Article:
• Life cycle emissions- Even considering the full life cycle, nuclear energy's greenhouse gas emissions are significantly lower than those of coal, and generally less than solar and wind.
  • Perennial availability- Unlike solar or wind, nuclear energy can provide a constant supply of electricity, making it suitable for baseload generation.
  • Decarbonisation- Intergovernmental Panel on Climate Change (IPCC) has proposed inclusion of nuclear energy in decarbonisation strategies, it has already helped avoid over 1 billion tonnes of CO2 emissions annually.
  • Risk management- The advancements in nuclear technology such as reactor technology, regulatory frameworks and waste management practices addresses the concerns regarding safety and risk associated with nuclear energy.

To know about the need of nuclear waste click here

India’s role in nuclear energy

  • India, which currently has 23 operational nuclear reactors, does acknowledge the role of nuclear energy in its decarbonisation plan
  • Net Zero Emissions- India commits to achieving Net Zero emissions by 2070, as announced at COP26 in Glasgow.
  • Nuclear power growth-It plans to triple nuclear power generation by 2030 and significant share in electricity mix by 2047.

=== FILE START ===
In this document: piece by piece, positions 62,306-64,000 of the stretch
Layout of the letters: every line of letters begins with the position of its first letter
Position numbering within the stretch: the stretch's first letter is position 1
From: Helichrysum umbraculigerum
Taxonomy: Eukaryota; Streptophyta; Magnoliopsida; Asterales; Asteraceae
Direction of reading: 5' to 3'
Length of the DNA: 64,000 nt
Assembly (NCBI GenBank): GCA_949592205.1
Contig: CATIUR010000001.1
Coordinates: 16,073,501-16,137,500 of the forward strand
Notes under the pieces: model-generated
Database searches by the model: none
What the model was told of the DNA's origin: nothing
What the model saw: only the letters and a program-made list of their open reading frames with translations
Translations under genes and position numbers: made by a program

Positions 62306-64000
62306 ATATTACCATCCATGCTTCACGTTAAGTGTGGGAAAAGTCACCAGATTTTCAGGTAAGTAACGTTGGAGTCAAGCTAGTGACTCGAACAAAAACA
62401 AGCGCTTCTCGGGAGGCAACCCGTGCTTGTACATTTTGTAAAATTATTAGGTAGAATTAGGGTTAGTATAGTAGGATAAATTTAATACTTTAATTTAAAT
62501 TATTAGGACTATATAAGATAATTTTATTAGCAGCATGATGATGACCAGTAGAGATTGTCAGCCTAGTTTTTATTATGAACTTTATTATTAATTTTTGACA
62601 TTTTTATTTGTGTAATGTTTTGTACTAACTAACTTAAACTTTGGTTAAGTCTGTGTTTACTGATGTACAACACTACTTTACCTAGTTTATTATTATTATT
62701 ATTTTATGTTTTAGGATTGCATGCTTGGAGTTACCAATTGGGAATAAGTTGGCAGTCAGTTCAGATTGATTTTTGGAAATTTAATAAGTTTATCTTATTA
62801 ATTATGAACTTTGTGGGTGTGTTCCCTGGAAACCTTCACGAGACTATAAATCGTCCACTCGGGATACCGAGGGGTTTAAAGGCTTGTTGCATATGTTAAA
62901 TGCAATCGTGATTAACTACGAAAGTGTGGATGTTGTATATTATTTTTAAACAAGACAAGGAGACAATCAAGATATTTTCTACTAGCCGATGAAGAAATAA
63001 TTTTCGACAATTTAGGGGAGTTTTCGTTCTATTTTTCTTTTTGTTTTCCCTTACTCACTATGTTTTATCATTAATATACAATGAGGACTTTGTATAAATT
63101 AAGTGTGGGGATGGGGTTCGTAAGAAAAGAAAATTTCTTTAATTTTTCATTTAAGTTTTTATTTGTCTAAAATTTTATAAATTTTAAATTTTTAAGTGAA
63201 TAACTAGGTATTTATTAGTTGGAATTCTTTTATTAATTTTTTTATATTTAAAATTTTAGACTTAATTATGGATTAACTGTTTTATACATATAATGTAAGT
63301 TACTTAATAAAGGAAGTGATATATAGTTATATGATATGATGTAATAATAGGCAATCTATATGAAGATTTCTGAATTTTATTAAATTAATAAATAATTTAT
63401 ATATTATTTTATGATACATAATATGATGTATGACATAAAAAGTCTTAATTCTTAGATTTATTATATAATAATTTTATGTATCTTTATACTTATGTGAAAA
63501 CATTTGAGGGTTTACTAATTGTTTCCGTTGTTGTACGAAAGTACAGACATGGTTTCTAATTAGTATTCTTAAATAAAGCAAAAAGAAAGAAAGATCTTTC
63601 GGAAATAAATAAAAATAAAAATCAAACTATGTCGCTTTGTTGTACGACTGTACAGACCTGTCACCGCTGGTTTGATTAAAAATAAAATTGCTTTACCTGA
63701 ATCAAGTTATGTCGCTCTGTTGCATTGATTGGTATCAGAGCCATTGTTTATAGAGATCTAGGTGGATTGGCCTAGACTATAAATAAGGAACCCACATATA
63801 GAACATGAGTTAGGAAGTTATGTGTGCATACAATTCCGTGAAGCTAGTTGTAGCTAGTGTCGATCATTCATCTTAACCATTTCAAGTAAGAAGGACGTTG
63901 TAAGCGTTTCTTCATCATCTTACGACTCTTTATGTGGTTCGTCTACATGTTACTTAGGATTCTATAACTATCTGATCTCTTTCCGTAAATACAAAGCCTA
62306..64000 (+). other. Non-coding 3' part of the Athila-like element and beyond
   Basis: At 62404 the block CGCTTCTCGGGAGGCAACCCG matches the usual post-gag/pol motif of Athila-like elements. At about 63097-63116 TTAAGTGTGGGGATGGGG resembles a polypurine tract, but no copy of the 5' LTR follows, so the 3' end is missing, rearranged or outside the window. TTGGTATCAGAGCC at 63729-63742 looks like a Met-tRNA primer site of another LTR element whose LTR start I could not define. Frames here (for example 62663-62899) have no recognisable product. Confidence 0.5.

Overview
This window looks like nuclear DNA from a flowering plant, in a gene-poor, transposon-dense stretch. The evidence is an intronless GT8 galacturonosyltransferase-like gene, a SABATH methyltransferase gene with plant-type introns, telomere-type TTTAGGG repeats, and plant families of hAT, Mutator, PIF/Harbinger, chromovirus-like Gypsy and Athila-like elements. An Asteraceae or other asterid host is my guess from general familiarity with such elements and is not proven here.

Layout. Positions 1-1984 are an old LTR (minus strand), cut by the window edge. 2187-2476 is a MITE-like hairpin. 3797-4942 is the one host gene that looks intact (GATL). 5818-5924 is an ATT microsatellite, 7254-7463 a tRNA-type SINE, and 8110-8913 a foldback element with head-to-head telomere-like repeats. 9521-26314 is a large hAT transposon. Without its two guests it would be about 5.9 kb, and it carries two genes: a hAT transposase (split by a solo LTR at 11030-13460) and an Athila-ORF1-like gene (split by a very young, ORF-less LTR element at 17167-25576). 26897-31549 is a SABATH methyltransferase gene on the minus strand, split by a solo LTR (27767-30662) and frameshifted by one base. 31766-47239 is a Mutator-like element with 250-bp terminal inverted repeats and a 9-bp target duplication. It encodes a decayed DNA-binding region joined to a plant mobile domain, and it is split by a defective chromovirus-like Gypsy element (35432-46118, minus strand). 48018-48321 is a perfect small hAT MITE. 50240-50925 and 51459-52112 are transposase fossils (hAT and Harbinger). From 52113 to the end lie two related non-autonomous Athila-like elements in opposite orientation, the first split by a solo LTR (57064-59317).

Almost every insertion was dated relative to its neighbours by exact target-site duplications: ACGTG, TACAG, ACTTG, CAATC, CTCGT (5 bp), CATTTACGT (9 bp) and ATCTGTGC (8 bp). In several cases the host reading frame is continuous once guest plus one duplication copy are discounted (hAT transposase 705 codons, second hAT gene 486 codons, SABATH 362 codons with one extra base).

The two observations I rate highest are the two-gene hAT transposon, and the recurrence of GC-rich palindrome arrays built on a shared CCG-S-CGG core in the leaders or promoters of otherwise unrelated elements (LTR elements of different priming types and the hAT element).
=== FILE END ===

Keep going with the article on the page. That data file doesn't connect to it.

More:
• Tarapur Atomic Power Station- It is the oldest nuclear power plant located in Maharashtra which offers energy at competitive rates.
  • Kudankulam Nuclear Power Plant- It is situated in Tamil Nadu that provides electricity at tariffs comparable to coal-fired plants

What are the challenges with nuclear energy?

  • Safety concerns- Incidents like the Fukushima disaster, 2011 have heightened safety concerns, impacting public perception and investment in nuclear energy.
  • Limited growth- The decrease in the number of operational nuclear reactors over the past two decades indicates the lack of significant growth in nuclear energy sector.
  • High costs- Nuclear power requires significant upfront investment and has high operational costs compared to other forms of electricity generation.
  • Fund deficit- Multilateral Development Banks (MDBs) and private investors have not made any significant contribution to the industry.
  • Regulatory cholesterol- The nuclear sector is heavily regulated, which can slow down the construction and operation of new reactors.
  • Technological hurdles- Unlike renewable energy sources, nuclear technology has not seen breakthroughs that significantly lower costs or speed up deployment.
  • Concerns with SMRs- While Small Modular Reactors are promising, they are not yet widely adopted and face barriers to deployment.

What lies ahead?

  • The need of the hour is technological innovation and financial investment for the large scale adoption of nuclear energy.
  • International funding models such as Mankala in Finland must be adopted which have been successful in supporting nuclear energy projects.



  1. Indian Express- Nuclear energy as climate solution
  2. The Hindu- Nuclear energy fixing finance